[1] The Lord: The Greek is HO KYRIOS.

[2] Mary kept all these things in her memory: It is possible Luke interviewed Mary in her old age. If she had been a young girl of 14 when she gave birth to Jesus, Mary would have been about 45 when Luke was doing his research.

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Preceding: Nazarene Commentary Luke 2:1-7 – A Firstborn’s Birth In Bethlehem

Nazarene Commentary Luke 2:8-14 – Angels and Shepherds in the Night

Next: Nazarene Commentary Luke 2:21-24 – Presenting the Baby to God

File:Illustrations from Alden's Prince of Peace c. 1890 0004.jpg

Church built where angels appeared to shepherds – The Prince of peace by Isabella Macdonald Alden c. 1890

  • Merry Christmas and the Shepherds (samcdonaldblog.com)
    It has always interested me that the revelation of Jesus Christ to those outside the circle of Mary, Joseph, and Elizabeth started with shepherds.  From most accounts shepherds, during the time of Christ, lived outside established religion and were generally mistrusted by society.  Yet the greatest revelation of history, “God in flesh”, was first announced to a group of shepherds outside of Bethlehem by angels.
  • Merry Christmas! Peace on Eath, Good Will Toward Men (closetprofessor.wordpress.com)
    The gospels of Luke and Matthew both describe Jesus as born in Bethlehem in Judea, to a virgin mother. In the Gospel of Luke account, Joseph and Mary travel from Nazareth to Bethlehem for the census, and Jesus is born there and laid in a manger. Angels proclaim him a savior for all people, and shepherds come to adore him. In the Matthew account, astronomers follow a star to Bethlehem to bring gifts to Jesus, born the King of the Jews. King Herod orders the massacre of all the boys less than two years old in Bethlehem, but the family flees to Egypt and later settles in Nazareth.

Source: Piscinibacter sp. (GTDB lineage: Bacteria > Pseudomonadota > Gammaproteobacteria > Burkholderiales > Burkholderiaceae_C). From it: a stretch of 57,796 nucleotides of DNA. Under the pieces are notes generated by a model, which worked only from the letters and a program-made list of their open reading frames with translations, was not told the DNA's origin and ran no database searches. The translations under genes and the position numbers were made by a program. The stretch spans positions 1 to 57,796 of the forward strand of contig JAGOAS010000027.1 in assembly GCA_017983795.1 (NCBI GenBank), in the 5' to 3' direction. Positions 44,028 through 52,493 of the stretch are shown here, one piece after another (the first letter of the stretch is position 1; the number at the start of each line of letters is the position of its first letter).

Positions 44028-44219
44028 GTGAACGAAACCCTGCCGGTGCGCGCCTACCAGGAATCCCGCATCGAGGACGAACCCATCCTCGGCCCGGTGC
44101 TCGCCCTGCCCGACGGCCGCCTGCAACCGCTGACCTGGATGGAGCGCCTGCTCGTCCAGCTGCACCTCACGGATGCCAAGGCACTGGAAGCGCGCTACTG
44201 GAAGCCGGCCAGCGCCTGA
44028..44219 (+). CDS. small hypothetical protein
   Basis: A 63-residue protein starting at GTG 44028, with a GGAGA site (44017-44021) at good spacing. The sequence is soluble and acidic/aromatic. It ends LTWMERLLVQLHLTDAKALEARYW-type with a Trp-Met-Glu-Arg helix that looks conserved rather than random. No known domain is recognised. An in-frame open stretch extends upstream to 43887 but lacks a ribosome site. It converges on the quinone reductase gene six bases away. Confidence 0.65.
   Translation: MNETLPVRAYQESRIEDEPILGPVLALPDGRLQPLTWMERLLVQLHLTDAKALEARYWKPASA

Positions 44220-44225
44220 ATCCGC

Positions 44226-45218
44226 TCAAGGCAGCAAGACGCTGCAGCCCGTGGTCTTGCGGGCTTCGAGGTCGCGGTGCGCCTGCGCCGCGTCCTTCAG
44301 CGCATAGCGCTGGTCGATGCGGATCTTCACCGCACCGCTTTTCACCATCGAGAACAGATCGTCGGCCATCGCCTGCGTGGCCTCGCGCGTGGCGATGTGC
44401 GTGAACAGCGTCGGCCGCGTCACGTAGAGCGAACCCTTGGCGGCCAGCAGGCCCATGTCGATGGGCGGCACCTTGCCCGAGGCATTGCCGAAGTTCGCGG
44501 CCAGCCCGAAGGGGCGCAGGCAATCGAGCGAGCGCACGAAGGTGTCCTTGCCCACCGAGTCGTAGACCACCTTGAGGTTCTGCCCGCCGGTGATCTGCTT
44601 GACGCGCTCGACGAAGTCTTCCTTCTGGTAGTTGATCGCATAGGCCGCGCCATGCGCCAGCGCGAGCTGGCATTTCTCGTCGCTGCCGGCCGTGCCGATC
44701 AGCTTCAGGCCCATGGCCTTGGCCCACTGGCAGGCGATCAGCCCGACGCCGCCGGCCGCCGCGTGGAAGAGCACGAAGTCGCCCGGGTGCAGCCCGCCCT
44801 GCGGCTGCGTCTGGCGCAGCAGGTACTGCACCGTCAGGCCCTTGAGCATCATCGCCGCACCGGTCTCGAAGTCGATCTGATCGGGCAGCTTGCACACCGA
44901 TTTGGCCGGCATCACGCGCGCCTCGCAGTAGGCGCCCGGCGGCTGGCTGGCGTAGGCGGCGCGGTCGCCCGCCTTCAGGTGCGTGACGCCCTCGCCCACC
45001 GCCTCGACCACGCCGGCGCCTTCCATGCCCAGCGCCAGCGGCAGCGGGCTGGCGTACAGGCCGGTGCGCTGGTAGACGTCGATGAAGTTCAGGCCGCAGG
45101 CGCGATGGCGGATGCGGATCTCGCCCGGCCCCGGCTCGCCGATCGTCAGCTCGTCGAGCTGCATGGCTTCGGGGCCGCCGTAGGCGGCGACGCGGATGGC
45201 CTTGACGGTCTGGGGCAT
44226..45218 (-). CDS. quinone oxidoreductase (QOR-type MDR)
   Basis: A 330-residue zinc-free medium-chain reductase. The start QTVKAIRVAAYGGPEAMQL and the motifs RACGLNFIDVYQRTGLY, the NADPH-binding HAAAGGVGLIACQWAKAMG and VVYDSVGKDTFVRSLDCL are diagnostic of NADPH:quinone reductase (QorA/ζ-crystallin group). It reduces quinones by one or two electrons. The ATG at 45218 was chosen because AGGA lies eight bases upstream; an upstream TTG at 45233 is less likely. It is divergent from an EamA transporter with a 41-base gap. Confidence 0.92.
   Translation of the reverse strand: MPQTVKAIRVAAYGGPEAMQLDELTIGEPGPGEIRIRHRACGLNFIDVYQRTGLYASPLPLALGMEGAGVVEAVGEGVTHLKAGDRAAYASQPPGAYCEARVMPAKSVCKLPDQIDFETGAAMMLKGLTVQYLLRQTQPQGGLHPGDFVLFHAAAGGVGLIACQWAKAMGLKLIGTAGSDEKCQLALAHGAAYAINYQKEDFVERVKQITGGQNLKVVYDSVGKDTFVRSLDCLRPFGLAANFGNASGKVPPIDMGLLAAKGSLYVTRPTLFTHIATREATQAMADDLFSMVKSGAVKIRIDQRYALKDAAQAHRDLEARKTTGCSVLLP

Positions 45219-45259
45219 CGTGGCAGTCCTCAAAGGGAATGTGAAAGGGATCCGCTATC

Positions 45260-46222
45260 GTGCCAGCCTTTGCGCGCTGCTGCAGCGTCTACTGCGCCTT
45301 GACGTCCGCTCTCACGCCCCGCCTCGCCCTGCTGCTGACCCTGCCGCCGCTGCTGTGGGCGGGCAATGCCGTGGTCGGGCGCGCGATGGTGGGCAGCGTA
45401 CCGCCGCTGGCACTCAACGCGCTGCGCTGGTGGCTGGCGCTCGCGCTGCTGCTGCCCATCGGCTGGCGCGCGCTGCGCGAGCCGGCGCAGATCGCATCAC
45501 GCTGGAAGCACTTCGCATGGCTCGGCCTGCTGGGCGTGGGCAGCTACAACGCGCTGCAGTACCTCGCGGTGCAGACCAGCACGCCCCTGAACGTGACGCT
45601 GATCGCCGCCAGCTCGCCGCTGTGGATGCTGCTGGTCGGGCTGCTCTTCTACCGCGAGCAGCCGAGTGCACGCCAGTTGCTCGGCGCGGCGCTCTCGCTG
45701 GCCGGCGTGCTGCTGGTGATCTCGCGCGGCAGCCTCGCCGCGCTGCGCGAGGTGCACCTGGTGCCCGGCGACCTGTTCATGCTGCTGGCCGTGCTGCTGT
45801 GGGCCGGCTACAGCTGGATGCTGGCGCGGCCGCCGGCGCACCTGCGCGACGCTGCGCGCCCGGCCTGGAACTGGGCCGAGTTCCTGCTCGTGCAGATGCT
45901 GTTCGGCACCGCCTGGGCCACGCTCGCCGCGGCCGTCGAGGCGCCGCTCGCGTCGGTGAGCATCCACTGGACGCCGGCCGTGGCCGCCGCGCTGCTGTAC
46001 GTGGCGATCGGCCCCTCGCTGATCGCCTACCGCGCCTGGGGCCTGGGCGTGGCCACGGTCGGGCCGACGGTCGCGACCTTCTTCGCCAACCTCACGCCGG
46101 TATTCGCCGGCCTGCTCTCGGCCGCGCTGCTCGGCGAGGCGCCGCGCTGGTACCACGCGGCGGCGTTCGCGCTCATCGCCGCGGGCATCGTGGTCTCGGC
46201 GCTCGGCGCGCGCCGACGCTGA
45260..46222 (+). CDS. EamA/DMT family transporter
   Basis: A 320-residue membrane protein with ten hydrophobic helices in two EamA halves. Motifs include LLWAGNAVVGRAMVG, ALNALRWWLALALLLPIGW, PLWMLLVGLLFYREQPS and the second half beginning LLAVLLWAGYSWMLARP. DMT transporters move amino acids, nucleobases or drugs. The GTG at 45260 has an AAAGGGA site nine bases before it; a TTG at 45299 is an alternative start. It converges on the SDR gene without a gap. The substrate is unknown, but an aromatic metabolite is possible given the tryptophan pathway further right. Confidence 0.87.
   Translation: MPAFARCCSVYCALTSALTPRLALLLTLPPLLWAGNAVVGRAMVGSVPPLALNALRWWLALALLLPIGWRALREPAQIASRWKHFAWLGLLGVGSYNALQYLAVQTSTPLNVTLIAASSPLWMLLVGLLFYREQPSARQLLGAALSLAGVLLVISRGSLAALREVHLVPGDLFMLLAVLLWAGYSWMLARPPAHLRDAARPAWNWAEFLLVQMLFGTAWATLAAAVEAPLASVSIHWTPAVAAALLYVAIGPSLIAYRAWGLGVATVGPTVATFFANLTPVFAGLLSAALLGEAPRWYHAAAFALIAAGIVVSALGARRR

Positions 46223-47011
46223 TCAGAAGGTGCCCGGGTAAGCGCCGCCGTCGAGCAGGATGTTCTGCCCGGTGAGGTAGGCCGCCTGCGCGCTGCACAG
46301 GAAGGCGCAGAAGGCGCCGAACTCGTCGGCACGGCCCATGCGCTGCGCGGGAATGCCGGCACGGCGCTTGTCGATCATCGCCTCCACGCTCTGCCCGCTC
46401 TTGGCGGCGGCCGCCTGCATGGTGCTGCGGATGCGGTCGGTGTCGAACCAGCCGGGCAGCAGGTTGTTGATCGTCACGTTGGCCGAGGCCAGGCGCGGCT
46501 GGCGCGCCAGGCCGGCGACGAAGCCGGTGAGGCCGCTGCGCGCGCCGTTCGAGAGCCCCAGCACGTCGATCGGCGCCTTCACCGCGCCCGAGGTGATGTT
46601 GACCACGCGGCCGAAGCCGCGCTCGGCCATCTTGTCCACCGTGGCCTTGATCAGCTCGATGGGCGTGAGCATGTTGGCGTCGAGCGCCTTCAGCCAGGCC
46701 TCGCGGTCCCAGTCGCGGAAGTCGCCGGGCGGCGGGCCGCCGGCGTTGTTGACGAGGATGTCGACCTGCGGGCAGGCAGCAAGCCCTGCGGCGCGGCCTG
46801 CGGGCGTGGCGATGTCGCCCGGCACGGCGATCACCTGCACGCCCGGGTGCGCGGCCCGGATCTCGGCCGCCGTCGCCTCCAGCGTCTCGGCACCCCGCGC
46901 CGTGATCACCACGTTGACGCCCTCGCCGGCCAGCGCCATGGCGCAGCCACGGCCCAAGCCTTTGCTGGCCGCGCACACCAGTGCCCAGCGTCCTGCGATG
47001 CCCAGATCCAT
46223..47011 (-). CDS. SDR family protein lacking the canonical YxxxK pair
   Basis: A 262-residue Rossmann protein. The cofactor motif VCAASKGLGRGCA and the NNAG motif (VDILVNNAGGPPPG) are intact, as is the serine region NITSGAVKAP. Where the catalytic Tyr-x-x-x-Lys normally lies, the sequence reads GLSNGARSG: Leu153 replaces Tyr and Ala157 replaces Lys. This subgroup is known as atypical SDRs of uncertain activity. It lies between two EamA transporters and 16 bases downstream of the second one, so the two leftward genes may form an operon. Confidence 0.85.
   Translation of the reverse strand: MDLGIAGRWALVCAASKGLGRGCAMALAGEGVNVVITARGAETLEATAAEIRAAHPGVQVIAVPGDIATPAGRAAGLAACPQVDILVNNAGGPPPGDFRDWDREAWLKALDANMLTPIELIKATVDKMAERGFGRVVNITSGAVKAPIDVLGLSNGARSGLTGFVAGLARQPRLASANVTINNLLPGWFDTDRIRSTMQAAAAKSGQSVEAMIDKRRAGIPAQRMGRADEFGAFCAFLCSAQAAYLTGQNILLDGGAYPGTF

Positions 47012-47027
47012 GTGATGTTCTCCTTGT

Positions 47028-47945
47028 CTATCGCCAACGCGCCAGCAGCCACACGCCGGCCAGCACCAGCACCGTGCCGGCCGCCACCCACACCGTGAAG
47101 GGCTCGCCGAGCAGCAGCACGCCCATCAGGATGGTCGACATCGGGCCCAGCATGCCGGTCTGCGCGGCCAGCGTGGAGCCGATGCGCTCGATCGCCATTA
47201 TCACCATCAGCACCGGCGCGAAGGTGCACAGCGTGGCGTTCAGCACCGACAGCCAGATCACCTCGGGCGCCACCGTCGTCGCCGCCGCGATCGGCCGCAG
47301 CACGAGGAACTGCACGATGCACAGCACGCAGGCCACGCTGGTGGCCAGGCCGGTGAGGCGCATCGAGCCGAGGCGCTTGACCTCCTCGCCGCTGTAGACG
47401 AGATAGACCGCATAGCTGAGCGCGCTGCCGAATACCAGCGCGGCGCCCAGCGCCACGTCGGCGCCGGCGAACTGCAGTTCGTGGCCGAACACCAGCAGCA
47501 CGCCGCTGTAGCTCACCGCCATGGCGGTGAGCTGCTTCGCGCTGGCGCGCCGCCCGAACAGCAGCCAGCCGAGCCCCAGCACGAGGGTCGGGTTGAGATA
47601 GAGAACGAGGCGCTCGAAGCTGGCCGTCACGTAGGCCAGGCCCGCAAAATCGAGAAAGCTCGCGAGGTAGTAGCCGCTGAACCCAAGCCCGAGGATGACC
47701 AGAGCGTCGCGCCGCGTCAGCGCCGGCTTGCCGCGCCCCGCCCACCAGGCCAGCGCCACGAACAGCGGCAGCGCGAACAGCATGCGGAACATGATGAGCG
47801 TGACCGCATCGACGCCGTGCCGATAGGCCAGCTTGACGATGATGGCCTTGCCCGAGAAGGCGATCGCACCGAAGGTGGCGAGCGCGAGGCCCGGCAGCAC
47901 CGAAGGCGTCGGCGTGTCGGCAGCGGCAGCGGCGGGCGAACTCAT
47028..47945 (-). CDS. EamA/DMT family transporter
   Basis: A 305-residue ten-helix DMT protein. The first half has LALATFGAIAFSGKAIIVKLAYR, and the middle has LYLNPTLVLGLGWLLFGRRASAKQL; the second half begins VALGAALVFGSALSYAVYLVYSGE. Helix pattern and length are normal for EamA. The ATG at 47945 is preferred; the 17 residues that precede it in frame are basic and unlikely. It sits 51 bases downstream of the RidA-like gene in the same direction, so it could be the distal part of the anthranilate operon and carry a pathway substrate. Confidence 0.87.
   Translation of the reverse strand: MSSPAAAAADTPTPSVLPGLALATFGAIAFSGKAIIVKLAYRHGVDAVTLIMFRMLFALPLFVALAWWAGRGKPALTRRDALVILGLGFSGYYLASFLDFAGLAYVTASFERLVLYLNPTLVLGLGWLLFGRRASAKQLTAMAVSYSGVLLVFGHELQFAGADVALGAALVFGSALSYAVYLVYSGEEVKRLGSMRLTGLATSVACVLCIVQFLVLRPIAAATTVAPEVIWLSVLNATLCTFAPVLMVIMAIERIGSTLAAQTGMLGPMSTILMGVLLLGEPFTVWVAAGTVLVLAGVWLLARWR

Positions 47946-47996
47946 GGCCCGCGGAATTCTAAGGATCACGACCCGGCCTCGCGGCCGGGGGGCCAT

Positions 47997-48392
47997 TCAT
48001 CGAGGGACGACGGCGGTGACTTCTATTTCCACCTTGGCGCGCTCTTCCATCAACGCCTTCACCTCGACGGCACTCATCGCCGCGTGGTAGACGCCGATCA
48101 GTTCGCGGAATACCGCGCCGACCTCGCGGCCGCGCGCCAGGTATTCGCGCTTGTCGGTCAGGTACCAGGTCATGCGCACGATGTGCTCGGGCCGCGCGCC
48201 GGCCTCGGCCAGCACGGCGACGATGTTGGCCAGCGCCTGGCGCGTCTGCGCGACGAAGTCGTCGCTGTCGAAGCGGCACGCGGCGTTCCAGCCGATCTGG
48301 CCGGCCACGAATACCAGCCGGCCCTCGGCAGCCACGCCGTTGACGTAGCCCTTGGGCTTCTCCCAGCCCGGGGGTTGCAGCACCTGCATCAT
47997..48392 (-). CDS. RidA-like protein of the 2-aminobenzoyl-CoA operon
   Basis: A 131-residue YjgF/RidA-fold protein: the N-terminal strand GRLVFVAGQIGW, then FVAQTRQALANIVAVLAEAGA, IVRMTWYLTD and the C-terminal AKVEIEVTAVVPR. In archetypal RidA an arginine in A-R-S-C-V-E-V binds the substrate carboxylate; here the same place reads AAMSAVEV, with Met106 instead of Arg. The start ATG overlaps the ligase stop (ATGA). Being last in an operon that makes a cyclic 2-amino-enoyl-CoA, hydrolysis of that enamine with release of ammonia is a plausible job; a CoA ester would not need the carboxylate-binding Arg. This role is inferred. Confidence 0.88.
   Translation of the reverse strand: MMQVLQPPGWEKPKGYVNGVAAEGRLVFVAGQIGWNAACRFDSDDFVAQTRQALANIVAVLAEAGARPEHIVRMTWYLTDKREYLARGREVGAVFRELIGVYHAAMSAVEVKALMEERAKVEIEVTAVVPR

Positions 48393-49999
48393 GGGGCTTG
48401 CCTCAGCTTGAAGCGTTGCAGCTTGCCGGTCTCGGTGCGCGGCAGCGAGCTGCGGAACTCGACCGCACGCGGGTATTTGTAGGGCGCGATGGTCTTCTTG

Luke’s story takes place mostly before the birth of Jesus and centers on Mary, while Matthew’s story takes place mostly after the birth of Jesus and centers on Joseph. The two other gospels, the Gospel of Mark and the Gospel of John, begin their narratives of Jesus’s life in his adulthood; both mention him coming out of Galilee and John mentions the name of Jesus’ father, but neither John nor Mark gives any other details of his life prior to adulthood.

  • Shepherds Hear that the Great Shepherd Brings Peace (Day 12 of the 12 Days of Christmas devotionals) (gloriousfilms.com)
    What does it say about Jesus that shepherds were the first to receive – and tell – the good news of His birth?
    +